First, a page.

Cyclone Idai 2019 and some more discussion on preparedness in the Beira region of Mozambique. Sue Taylor

2020 and looking back at a disaster not fully planned for

As we all know, floods in Mozambique resulted in extensive crop losses, raising the specter of critical food shortages in affected central and southern regions, and very high prices of any food items that are available from other less affected regions. Harvesting of the 2019 main summer season cereal crops in affected provinces (Manica, Sofala and Zambezia) was  expected to start at the end of March in southern areas and progress further north until the end of June, but now no harvests are possible.

Livestock have vanished during the floods, and herds will have to be replaced. As well as this, road and other infrastructure in these provinces was destroyed, and the flood waters and displacement of topsoil will undoubtedly affect the soil structure for planting in seasons to come.

Small scale farmer in Mozambique. Image sourced from Internet.

In a Situation Report on Mozambique: Cyclone Idai and Floods, as of 2 April 2019, OCHA noted that in Mozambique, more than 715 000 hectares of crops were destroyed at the beginning of the main harvest period, raising concerns for rising food security. Nearly 400,000 people were  reached with food assistance in the early stages of this disaster, while another 10,000 people receiving ready-to-eat meals in Beira City. The challenge will be to assist people with food through the winter period May to October 2019, when the next round of planting can take place, to be ready for harvesting again in April 2020. The main growing season in  Mozambique starts with the first rains in September in the south and December in the north.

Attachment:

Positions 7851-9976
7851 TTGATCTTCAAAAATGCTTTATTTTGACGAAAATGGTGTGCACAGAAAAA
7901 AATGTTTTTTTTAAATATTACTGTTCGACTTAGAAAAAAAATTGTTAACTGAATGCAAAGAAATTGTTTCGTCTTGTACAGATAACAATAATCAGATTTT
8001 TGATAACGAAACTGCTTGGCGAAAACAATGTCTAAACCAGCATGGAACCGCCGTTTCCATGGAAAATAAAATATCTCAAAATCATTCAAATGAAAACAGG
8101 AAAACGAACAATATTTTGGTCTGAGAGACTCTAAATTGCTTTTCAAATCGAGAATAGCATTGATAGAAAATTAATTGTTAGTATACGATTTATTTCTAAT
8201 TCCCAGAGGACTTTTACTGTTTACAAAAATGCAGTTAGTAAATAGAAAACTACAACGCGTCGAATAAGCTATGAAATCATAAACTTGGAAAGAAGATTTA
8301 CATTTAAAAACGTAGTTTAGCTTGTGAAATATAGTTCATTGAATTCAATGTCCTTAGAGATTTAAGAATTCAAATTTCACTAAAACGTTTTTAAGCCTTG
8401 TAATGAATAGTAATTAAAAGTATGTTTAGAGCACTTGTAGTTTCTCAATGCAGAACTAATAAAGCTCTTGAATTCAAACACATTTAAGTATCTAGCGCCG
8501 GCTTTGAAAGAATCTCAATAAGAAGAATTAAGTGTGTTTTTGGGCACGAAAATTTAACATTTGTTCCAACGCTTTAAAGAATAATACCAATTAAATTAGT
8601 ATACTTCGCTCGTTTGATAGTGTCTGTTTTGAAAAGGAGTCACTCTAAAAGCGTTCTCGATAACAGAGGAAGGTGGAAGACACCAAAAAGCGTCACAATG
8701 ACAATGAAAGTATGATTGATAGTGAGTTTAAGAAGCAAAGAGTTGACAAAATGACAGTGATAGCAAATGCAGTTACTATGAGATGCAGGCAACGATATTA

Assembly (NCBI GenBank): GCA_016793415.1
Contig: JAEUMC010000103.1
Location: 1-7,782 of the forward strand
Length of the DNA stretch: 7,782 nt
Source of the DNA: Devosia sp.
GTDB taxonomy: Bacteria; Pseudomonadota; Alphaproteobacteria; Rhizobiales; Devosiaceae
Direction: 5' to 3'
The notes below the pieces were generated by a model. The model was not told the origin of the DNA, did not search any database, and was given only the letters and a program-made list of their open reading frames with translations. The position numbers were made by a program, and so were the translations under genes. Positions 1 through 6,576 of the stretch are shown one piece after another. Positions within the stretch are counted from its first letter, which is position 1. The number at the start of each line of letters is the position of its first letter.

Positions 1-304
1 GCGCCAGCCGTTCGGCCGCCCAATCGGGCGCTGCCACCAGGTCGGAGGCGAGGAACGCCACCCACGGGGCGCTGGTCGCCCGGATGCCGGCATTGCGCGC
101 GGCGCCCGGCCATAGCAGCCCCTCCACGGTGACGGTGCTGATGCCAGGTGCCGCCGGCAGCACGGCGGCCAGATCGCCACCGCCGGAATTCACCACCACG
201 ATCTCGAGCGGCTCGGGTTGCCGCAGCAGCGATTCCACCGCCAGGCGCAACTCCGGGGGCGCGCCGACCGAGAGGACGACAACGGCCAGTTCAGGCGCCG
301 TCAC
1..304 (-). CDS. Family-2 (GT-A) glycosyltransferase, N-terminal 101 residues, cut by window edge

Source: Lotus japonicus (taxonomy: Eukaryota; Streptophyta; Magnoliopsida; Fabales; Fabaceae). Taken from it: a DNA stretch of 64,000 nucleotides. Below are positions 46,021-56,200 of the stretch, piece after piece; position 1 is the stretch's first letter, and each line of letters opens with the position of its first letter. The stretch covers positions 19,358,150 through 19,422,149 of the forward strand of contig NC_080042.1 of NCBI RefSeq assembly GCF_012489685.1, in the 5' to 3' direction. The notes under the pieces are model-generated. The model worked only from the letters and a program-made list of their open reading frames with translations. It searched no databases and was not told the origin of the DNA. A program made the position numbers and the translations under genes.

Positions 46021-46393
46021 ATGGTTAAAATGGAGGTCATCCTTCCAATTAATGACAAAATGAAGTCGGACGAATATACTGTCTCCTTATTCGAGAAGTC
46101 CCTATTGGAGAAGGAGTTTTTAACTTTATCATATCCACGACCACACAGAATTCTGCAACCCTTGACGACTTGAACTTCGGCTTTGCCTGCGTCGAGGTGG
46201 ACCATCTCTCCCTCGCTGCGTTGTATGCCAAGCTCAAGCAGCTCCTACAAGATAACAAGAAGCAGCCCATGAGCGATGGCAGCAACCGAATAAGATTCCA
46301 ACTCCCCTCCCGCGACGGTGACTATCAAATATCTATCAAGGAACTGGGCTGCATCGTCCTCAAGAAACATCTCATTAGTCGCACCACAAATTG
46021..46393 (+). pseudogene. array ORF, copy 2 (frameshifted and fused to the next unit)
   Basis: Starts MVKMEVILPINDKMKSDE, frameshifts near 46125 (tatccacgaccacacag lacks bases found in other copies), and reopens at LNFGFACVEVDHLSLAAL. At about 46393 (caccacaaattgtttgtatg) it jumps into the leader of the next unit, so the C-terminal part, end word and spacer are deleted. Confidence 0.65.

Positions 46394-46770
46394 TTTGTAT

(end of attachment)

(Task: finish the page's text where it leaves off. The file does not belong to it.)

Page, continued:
A quick scan of research and online agricultural fact sheets for Mozambique shows that recovering from the impact of a large scale climatic disaster like that from Cyclone Idai has not been envisaged, even as the realization grows that climate change will bring extreme weather events (Arndt and Ringler, 2019). While the understanding that these events will happen, the full impact of a  cyclone on Mozambique’s agricultural sector, and the challenges of recovering from a cyclone, do not seem to have been fully planned for.  In fact, the question remains, how does one plan for this type of extensive and severe event, especially in the type of flat landscape that is typical of most of Mozambique.